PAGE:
House Minority Leader Frank Dermody, D-Oakmont, said the Medicaid dollars Pennsylvania declines will provide health care for people in other states.
But, Cronkright said: “Any money from the federal government is temporary funding for a permanent obligation on behalf of the state. This decision is not about the benefits for one to three years; it's about the long-term costs.”
Brad Bumsted is state Capitol reporter for Trib Total Media. He can be reached at 717-787-1405 or firstname.lastname@example.org.
Show commenting policy
TribLive commenting policy
You are solely responsible for your comments and by using TribLive.com you agree to our Terms of Service.
We moderate comments. Our goal is to provide substantive commentary for a general readership. By screening submissions, we provide a space where readers can share intelligent and informed commentary that enhances the quality of our news and information.
While most comments will be posted if they are on-topic and not abusive, moderating decisions are subjective. We will make them as carefully and consistently as we can. Because of the volume of reader comments, we cannot review individual moderation decisions with readers.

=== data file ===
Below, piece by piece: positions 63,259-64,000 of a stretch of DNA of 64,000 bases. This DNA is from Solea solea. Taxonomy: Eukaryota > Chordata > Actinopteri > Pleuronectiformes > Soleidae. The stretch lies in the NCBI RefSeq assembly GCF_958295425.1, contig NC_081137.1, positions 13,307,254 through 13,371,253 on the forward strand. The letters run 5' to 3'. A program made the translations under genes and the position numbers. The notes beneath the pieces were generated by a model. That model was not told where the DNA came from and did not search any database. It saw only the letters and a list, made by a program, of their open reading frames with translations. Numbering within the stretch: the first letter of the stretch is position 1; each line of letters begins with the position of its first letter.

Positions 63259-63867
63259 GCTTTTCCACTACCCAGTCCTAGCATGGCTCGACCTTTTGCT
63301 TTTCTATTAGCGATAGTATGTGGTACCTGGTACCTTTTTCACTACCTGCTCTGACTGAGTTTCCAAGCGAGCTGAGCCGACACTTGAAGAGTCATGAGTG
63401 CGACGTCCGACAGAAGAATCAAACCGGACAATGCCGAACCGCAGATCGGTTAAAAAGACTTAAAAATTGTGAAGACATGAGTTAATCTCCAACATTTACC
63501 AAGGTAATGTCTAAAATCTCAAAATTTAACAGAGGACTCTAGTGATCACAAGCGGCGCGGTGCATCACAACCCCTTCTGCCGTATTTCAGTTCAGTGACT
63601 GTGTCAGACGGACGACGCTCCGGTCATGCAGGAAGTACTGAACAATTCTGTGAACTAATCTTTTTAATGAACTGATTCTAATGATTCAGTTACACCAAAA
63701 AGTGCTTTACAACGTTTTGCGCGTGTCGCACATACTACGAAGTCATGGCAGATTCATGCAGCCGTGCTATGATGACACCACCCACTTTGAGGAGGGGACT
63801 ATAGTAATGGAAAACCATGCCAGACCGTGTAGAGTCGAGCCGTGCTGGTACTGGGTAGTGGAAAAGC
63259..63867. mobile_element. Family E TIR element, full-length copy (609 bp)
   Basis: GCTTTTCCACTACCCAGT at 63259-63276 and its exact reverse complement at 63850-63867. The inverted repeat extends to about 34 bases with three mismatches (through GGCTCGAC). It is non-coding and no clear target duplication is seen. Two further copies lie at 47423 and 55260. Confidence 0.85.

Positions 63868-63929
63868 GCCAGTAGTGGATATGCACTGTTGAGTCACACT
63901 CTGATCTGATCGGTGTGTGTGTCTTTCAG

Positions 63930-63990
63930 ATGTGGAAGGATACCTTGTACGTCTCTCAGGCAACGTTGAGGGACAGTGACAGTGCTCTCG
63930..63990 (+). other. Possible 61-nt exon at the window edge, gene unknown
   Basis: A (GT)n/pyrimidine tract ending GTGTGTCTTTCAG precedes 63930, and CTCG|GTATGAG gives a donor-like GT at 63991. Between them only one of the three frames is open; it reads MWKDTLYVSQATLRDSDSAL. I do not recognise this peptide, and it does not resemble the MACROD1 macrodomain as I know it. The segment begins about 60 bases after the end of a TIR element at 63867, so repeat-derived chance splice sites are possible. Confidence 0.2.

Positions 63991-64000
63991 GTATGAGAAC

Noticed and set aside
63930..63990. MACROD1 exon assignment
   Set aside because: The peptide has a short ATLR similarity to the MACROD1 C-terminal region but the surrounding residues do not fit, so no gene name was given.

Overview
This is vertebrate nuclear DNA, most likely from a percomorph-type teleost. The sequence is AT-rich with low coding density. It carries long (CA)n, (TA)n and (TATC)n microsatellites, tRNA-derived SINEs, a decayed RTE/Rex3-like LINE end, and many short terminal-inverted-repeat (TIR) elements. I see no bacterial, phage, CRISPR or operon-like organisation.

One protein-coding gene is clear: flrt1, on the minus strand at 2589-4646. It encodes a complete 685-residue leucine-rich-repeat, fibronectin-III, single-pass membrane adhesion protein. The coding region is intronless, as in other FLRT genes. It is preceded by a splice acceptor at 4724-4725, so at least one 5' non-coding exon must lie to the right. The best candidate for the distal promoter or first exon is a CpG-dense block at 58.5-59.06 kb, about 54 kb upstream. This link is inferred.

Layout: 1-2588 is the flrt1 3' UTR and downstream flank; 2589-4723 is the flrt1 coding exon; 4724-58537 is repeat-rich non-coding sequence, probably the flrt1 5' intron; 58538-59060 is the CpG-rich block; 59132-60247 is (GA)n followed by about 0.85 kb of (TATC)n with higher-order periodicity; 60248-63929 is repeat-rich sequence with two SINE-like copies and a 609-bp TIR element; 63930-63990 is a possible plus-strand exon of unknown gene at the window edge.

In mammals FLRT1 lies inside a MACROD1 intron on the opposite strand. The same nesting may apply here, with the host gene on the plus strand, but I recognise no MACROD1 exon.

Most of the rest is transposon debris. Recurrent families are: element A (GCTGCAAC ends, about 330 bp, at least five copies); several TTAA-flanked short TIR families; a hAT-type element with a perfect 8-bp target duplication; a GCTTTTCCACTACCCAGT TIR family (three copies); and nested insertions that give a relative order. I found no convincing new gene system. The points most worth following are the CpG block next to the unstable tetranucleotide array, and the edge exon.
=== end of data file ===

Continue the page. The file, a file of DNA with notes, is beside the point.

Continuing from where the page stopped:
We value thoughtful comments representing a range of views that make their point quickly and politely. We make an effort to protect discussions from repeated comments either by the same reader or different readers.
We follow the same standards for taste as the daily newspaper. A few things we won't tolerate: personal attacks, obscenity, vulgarity, profanity (including expletives and letters followed by dashes), commercial promotion, impersonations, incoherence, proselytizing and SHOUTING. Don't include URLs to Web sites.
We do not edit comments. They are either approved or deleted. We reserve the right to edit a comment that is quoted or excerpted in an article. In this case, we may fix spelling and punctuation.
We welcome strong opinions and criticism of our work, but we don't want comments to become bogged down with discussions of our policies and we will moderate accordingly.
We appreciate it when readers and people quoted in articles or blog posts point out errors of fact or emphasis and will investigate all assertions. But these suggestions should be sent via e-mail. To avoid distracting other readers, we won't publish comments that suggest a correction. Instead, corrections will be made in a blog post or in an article.
- Steelers sign last of eight players drafted in 2015
- Chesney fans flood the North Shore to party
- Steelers nose tackle McCullers finds performance, fitness go hand in hand
- Pittsburgh roots shape former Md. governor’s outlook in run for president
- Hydraulic lift accident kills man in Wilkinsburg
- Pittsburgh’s HealthyRide system begins launch Sunday
- Paddleboard classes focus on fitness
- Former city police chief released from federal prison
- Volunteers pull weeds, clear debris from Hempfield’s neglected 14th Quartermaster monument
- Padres snap Pirates’ 7-game win streak
- Judge: UPMC must provide in-network access to Highmark Medicare members